Fred Diaz's rise to the top of Chrysler/Fiat has been rapid and richly deserved. In 1989, fresh out of Texas Lutheran University with a degree in psychology, he started as a trainee in Chrysler's Dallas, Texas, zone. After a year, he was a service and parts manager. Twenty years later -- having progressed through 11 more jobs and promotions on the sales, service, and customer relations side of the business -- he was named Ram Truck president and CEO.
Then, in 2011, as if one big job were not enough (most top Chrysler executives carry two major responsibilities), he was named president and CEO of Chrysler de Mexico. And he's a member of Chrysler's Ethics Board and Global Diversity Council and a Board Trustee of the philanthropic Chrysler Foundation. We caught up with him recently to talk about Ram trucks.
TT: How did you come to this job? Have you always been a truck guy?
FD: I'm a native Texan, born and raised, and a lot of my experience has been in truck country: San Antonio, Houston, Dallas twice, and I ran the Denver Region for 4-1/2 years. So I've been in very truck-centric markets, and I've always had a freaky passion for trucks. This opportunity didn't come to me by accident. I live and breathe and am passionate about trucks.
TT: You've owned a few?
FD: [laughing] Many, many trucks. I grew up in San Antonio, and we have some ranch property in South Texas, so I used to spend a lot of time -- not so much now because of the responsibilities I have -- down there on the ranch, in and out of trucks and tractors. Working on a ranch is therapeutic for me, to get away from it all. It's hard work, but a different kind of work that lets you really clear your mind.
TT: How would you summarize your Ram truck philosophy?
FD: It's producing products for the needs and the demands of truck customers. I take a lot of pride in the fact that we do our research, we know our customers, so we know what our truck customers need and want. If you look at our 13 product offerings today -- the Express, Tradesman, Outdoorsman, Limited, Longhorn -- I could go on and on with everything we have done on light duty, heavy duty, the Ram cargo van. It's giving customers what they want, and the special packaging works exactly for them and what they do, for their vocational choices as well as recreational choices on weekends.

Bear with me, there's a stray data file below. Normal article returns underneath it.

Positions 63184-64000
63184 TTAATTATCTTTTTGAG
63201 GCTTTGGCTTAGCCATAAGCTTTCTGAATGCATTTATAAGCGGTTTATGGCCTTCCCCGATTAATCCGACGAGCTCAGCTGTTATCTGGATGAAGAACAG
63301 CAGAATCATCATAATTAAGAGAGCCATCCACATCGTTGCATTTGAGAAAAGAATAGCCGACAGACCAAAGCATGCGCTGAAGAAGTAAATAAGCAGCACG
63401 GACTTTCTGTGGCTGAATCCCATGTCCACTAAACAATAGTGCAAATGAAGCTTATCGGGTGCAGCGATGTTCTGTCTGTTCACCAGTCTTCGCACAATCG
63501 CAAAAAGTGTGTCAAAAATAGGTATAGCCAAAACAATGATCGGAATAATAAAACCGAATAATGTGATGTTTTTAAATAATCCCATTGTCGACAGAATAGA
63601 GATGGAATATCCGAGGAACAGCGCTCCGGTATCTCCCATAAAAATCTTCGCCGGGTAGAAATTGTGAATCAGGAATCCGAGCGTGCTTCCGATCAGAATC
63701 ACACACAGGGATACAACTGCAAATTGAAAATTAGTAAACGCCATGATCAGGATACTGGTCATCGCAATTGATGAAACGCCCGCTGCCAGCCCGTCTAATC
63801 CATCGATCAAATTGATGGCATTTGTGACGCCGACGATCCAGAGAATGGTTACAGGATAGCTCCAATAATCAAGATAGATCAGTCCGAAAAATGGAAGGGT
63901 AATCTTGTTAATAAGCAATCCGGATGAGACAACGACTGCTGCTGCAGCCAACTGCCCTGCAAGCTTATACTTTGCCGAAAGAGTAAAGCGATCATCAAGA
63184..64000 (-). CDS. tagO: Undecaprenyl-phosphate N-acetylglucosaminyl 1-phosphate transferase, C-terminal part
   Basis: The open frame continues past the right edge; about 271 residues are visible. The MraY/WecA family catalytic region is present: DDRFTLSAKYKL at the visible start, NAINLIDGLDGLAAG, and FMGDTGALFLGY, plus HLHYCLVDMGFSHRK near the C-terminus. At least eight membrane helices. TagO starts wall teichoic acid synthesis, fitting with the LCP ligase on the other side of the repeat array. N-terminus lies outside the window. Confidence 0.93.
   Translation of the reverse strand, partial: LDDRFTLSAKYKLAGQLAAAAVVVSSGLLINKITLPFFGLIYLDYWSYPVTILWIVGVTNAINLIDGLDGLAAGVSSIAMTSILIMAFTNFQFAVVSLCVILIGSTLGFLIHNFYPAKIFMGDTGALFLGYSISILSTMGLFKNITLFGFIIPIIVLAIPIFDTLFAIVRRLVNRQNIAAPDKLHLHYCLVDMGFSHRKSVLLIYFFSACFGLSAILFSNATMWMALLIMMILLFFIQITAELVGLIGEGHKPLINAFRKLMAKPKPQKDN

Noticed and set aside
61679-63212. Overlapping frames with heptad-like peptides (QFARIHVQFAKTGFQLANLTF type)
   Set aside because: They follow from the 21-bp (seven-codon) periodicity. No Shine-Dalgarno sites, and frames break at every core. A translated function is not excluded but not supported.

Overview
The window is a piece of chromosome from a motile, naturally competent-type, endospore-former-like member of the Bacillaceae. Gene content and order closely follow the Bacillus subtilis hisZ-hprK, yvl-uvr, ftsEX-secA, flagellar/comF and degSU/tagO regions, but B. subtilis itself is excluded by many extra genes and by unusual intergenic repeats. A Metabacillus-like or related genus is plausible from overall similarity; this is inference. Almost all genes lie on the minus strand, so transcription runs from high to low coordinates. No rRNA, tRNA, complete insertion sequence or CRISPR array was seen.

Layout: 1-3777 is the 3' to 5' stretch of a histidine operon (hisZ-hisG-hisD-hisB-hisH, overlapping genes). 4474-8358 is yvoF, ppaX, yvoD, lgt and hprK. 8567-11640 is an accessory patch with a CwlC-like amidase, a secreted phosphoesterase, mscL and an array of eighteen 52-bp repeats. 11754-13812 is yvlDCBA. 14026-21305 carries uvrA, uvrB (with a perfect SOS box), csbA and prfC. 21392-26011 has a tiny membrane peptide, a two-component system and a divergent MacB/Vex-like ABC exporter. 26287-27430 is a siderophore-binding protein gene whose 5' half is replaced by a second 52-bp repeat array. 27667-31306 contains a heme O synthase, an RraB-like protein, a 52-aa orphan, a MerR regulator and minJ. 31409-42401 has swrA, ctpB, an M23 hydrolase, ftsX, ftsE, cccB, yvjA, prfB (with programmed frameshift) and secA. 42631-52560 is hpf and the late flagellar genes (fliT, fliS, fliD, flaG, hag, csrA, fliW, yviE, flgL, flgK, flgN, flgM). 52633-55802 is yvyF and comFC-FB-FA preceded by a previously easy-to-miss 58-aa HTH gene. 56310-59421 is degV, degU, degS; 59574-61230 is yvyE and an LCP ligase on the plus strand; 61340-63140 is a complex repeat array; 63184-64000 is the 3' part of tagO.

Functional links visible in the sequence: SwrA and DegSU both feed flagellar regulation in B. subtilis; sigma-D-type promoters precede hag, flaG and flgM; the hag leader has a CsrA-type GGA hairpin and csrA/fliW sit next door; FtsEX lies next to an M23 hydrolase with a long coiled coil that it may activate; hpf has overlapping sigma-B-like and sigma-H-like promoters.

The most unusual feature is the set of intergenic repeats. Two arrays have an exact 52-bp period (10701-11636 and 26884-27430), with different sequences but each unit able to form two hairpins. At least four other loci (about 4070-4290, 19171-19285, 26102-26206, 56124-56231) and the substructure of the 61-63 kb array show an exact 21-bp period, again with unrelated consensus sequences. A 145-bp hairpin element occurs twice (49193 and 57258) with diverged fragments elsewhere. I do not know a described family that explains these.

TT: One huge challenge will be steadily increasing Corporate Average Fuel Economy mandates. How you will meet those while maintaining capability and affordability?
FD: That is something of which we are keenly aware, and we are working with our engineers and product developers to keep it as a high priority going forward. It's a huge challenge, but we have a group of designers and engineers that I would put up against any in the entire world. Our partnership with Fiat and the technologies they have, coupled with ours, is a match made in heaven. That's what will give us the ability to whip these CAFE standards without sacrificing capability while keeping our prices affordable.
TT: Will you get any Ram-branded vehicles from Fiat?
FD: We have announced the Fiat Doblo cargo van that will be coming to us next year, and we're looking at some other products that could come from the Fiat stable.
TT: Your 2013 Ram pickups are much more than the expected mid-cycle refresh.
FD: We are very, very passionate about trucks, and Sergio [Chrysler/Fiat CEO Marchionne] loves trucks and the Ram brand and where we're going with it. As we started looking at the research on what our customers needed and wanted, what technologies would be available to us and what we wanted to do with this truck to be a major force to be reckoned with, as we started tweaking and deciding what we were going to do, we just went a little crazy. We said, "You know what, we are serious about this. Let's go." We put the business case together, and it was approved. We are not messing around. We are serious about our trucks. And if you look at our sales and market share gains this year, that is just the tip of the iceberg.
In every issue, Truck Trend conducts interviews with people involved in designing, building, and equipping current and future trucks. Have any suggestions for interviews you'd like to see? E-mail us at firstname.lastname@example.org